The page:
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Re: League reconstruction

Post by Skyline Drifter » Tue Dec 14, 2010 12:12 pm

scottish wrote:
Gordon Baird wrote: As for a winter break, I've often thought that supporters need one before Xmas. David will know more about this than me, but aren't crowds usually pretty poor in December? If there is to be a break, would restarting on Boxing Day or Ne'erday not attract bigger crowds?
Yes, this weekend is usually one of the worst attended of the year - on a par with end of season matches. Last weekend was bad too. Under 3,000 at Paisley, 2,000 at East End Park and 1,500 at both Cappielow and Firhill. All well down on seasonal averages.
Without disagreeing at all with the actual point you are making, because it is well know the Saturdays before Xmas have poor attendances, the ones this year were almost certainly pretty badly affected by the weather, both in terms of people not bothering or being unable to travel and in terms of doubt over fixtures going ahead causing people to plan other things.

I was at East End Park on Saturday and to be fair Dunfermline did remarkably to get the game on. Along the road from East End Park there was snow of several feet on all the pavements and still many a car abandoned on the roadside. I can understand why even many locals didn't venture to the game.

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Re: League reconstruction

Post by Gordon Baird » Tue Dec 14, 2010 1:33 pm

Skyline Drifter wrote: I was at East End Park on Saturday and to be fair Dunfermline did remarkably to get the game on. Along the road from East End Park there was snow of several feet on all the pavements and still many a car abandoned on the roadside. I can understand why even many locals didn't venture to the game.
Absolutely, and for once the police were co-operative rather than just ordering the game off. Whether the cost of the undersoil heating was justified is another matter although, understandably, the club was keen to get the game on for cash-flow reasons.

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Re: League reconstruction

Post by steve994 » Tue Dec 14, 2010 11:46 pm

The proposal is for a 36 game season with the split near the end being abolished. That will mean each club getting four OF matches instead of some getting four and some three. Self interest will see the smaller division being accepted.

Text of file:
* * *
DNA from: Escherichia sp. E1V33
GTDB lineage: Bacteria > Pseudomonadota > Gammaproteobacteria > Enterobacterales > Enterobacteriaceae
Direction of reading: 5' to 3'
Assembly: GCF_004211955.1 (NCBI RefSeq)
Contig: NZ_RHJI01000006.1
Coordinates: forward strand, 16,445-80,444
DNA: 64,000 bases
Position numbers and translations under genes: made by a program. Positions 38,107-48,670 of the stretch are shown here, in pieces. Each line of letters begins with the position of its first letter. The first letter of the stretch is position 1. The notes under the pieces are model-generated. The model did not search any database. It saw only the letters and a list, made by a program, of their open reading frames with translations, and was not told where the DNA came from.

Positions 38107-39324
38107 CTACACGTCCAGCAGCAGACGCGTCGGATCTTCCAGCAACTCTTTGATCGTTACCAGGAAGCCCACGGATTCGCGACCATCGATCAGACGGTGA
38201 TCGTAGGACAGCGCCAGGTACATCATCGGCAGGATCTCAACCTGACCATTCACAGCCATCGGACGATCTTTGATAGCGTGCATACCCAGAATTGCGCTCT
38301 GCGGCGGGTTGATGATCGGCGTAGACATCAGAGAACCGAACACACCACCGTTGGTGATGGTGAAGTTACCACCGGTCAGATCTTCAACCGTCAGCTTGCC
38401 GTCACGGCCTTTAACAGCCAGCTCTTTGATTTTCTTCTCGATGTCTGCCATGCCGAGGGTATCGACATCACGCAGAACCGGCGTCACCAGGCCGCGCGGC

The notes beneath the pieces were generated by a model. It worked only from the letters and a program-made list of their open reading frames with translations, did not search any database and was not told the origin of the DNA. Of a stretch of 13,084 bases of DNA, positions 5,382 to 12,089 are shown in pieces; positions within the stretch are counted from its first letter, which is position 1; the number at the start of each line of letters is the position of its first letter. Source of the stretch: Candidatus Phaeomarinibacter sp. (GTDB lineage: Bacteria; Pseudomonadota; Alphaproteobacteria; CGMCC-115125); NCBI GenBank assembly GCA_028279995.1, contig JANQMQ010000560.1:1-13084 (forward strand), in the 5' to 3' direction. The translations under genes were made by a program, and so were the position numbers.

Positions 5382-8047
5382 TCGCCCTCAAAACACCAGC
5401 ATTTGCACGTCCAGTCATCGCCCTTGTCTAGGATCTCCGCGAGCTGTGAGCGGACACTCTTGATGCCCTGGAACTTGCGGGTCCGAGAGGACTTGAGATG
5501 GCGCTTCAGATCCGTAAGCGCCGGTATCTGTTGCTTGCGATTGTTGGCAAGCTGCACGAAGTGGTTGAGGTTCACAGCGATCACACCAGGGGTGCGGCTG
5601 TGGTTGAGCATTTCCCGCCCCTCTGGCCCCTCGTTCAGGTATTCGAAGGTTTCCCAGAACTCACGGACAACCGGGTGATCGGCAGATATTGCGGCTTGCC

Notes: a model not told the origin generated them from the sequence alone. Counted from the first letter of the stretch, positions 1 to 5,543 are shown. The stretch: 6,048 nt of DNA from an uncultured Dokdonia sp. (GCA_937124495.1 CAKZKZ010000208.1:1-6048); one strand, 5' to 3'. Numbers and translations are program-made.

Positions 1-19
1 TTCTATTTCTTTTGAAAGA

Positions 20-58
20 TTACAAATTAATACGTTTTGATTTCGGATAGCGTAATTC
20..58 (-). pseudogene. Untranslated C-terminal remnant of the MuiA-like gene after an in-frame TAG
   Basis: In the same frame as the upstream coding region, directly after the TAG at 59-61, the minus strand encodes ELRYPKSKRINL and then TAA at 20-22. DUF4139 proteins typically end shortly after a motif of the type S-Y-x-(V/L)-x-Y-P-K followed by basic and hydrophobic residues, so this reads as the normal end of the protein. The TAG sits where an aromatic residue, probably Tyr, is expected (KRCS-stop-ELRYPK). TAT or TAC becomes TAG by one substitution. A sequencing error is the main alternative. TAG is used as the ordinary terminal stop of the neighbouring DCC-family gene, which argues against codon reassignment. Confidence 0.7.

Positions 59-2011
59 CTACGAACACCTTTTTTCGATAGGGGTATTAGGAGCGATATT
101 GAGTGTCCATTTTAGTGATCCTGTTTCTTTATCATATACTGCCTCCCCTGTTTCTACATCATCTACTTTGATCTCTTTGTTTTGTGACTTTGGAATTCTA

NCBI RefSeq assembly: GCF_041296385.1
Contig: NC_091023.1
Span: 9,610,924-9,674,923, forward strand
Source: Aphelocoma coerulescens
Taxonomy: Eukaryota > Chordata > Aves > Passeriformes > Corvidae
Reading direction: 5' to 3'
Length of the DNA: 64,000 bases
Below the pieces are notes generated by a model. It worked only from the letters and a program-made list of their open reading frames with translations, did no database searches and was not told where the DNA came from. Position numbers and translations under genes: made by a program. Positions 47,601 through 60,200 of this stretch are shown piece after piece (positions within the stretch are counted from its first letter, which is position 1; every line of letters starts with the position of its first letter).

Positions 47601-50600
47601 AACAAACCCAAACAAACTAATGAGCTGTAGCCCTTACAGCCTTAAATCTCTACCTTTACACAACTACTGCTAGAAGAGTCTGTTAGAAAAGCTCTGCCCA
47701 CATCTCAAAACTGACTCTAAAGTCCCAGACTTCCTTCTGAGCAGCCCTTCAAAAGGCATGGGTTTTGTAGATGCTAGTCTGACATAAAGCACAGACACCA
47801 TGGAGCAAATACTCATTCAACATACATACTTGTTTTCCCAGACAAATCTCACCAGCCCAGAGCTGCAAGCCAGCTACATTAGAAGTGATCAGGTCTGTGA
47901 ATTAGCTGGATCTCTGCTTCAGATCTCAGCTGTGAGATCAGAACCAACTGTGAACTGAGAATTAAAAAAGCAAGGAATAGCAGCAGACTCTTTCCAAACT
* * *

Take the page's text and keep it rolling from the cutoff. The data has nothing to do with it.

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Re: League reconstruction

Post by Scottish » Wed Dec 15, 2010 2:24 am

steve994 wrote: Self interest will see the smaller division being accepted.

Steve
Whose? Of all the clubs that have played in the SPL under the current format, only three have never finished in what would be a potential relegation position under the proposed changes. Every other SPL club faces a much greater chance of going down. And please don't mention 'guarantees' of 'parachute' payments for relegation. The SPL have been trying to get out of their supposedly perpetual and binding contract with the SFL since before the ink was dry on their agreement in 1998.

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Re: League reconstruction

Post by HibeeJibee » Wed Dec 15, 2010 5:54 pm

My views on this shambles of a plan, drafted in secret without consultation of SPL and SFA, which could wreck football for clubs outside the SPL2 and set-up an impenetrable barrier below it, are clear. The fact that they would allow up to 5 "B" teams to ascend into the SPL2 - indicates how much of a complete farce this is. Coupled with the SPL Cup, the 3,000 seats, the enforced regionalisation and "B" teams, the alleged denial of voting rights to regional pool clubs, and so on.

However... guess what...

... Henry McLeish releases his report into the professional game tomorrow.

Think of Doncaster's proposals as the Japanese naval strikeforce, to McLeish's Pearl Harbor battlefleet.

Pre-emptive strike.

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Re: League reconstruction

Post by Scottish » Wed Dec 15, 2010 6:07 pm

HibeeJibee wrote:
Think of Doncaster's proposals as the Japanese naval strikeforce, to McLeish's Pearl Harbor battlefleet.

Pre-emptive strike.
So....just under four years until the SPL are nuked?